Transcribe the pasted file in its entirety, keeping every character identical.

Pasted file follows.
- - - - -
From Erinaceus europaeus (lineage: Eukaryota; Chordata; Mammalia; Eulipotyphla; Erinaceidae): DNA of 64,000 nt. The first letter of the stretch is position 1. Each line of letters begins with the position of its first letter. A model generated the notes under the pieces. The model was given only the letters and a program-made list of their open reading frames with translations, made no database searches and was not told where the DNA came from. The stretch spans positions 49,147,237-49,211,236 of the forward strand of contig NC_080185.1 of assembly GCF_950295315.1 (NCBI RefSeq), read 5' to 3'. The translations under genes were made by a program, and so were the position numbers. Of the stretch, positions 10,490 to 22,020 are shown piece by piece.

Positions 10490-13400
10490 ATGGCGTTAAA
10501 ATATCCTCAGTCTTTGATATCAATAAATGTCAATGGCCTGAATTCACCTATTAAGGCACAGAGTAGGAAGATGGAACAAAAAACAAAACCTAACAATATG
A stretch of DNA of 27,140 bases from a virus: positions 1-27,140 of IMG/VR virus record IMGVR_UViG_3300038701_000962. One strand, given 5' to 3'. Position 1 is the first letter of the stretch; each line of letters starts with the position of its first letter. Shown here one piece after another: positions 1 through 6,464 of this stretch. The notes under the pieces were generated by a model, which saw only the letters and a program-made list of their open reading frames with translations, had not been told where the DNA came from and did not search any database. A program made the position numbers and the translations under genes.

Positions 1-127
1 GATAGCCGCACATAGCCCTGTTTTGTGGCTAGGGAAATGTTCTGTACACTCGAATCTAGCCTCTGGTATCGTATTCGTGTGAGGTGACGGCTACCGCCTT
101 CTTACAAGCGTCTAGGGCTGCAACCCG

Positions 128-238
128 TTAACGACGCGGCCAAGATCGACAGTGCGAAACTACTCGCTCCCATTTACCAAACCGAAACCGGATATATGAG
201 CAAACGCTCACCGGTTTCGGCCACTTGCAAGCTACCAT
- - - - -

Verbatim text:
From Erinaceus europaeus (lineage: Eukaryota; Chordata; Mammalia; Eulipotyphla; Erinaceidae): DNA of 64,000 nt. The first letter of the stretch is position 1. Each line of letters begins with the position of its first letter. A model generated the notes under the pieces. The model was given only the letters and a program-made list of their open reading frames with translations, made no database searches and was not told where the DNA came from. The stretch spans positions 49,147,237-49,211,236 of the forward strand of contig NC_080185.1 of assembly GCF_950295315.1 (NCBI RefSeq), read 5' to 3'. The translations under genes were made by a program, and so were the position numbers. Of the stretch, positions 10,490 to 22,020 are shown piece by piece.

Positions 10490-13400
10490 ATGGCGTTAAA
10501 ATATCCTCAGTCTTTGATATCAATAAATGTCAATGGCCTGAATTCACCTATTAAGGCACAGAGTAGGAAGATGGAACAAAAAACAAAACCTAACAATATG
A stretch of DNA of 27,140 bases from a virus: positions 1-27,140 of IMG/VR virus record IMGVR_UViG_3300038701_000962. One strand, given 5' to 3'. Position 1 is the first letter of the stretch; each line of letters starts with the position of its first letter. Shown here one piece after another: positions 1 through 6,464 of this stretch. The notes under the pieces were generated by a model, which saw only the letters and a program-made list of their open reading frames with translations, had not been told where the DNA came from and did not search any database. A program made the position numbers and the translations under genes.

Positions 1-127
1 GATAGCCGCACATAGCCCTGTTTTGTGGCTAGGGAAATGTTCTGTACACTCGAATCTAGCCTCTGGTATCGTATTCGTGTGAGGTGACGGCTACCGCCTT
101 CTTACAAGCGTCTAGGGCTGCAACCCG

Positions 128-238
128 TTAACGACGCGGCCAAGATCGACAGTGCGAAACTACTCGCTCCCATTTACCAAACCGAAACCGGATATATGAG
201 CAAACGCTCACCGGTTTCGGCCACTTGCAAGCTACCAT